On Local Government – Health District 3.0 a no go
by Bob Pinzler
The Beach Cities Health District (BCHD) is desperately trying to convince residents that a “Silver Tsunami” is going to inundate the Beach Cities and leave senior citizens with no place to go if they wish to leave their homes for assisted living communities.
But, according to the Centers for Disease Control (CDC), only 29 percent of assisted living communities have a waiting list. And a large portion of those waits are under 30 days. Something is screwy here.
Over the past 60 years, the BCHD has morphed itself from running a hospital, which ultimately failed, to managing a series of health-related operations. These operations are challenged by the mismanagement of their facilities to the point where 70 dementia patients are housed in a building deemed “earthquake unsafe.”
Now, they want residents to believe they can build, and successfully operate, a new facility, which will be able to provide assisted living facilities to 400 to 800 seniors, depending on how they stack “heads in beds.” The process of building these will take 15 years. Thus, by 2040 we will have all these new rooms.
Yet, by 2040, a large portion of this “Silver Tsunami” will have been reduced to a gentle wave. That’s the way demography works. What happens after that? How can this District, with its penchant for failure at building management, assure us that this time will be different?
The reason the BCHD must get this project is that they cannot see any other way to justify their ever-bloating mission statement. Created in the early 1960s to fill a specific community need, the District finds itself continuously surpassed by private sector offerings. They must molt that skin and grow a new one.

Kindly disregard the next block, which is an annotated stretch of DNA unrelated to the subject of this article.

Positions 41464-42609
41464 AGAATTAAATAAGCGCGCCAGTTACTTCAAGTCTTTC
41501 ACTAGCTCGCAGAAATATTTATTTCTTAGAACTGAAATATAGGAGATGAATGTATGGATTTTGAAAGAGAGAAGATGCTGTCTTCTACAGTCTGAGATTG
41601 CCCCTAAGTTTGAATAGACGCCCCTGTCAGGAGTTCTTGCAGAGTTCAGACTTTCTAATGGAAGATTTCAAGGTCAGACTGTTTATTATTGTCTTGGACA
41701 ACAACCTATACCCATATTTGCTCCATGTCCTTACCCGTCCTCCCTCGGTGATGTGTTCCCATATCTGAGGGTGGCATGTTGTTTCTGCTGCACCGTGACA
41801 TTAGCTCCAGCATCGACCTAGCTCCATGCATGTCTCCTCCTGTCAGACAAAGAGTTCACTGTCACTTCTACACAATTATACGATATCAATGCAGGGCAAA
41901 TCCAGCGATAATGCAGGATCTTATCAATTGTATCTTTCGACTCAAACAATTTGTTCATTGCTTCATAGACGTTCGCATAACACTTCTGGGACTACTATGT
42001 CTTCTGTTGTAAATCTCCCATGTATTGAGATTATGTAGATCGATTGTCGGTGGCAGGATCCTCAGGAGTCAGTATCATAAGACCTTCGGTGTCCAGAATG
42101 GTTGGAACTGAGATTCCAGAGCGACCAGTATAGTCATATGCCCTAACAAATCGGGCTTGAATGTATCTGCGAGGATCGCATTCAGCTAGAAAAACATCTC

This time they are going too far. The proposed housing facilities will be out of the financial reach of many in the community they are legally required to serve. After all, they get tax dollars only from the three Beach Cities. Yet, according to their own marketing studies, the likeliest users of these expensive facilities will come from elsewhere. Should our tax dollars go toward that goal?
To this observer, the best use of this property purchased with funds from the three Beach cities would be for its underlying zoning, as a park. The District should sell the property (after all, they have to demolish the buildings which could easily fall down during the next major earthquake, anyway), combine that money with the annual tax receipts they will still receive and provide the services they have presently chartered themselves to perform.
The BCHD is, for the third time in their history, desperately looking for a reason for being. The first time made sense. The second time papered over their failure. This third time should not be permitted to occur.
It is time for this public agency to know when its end is near.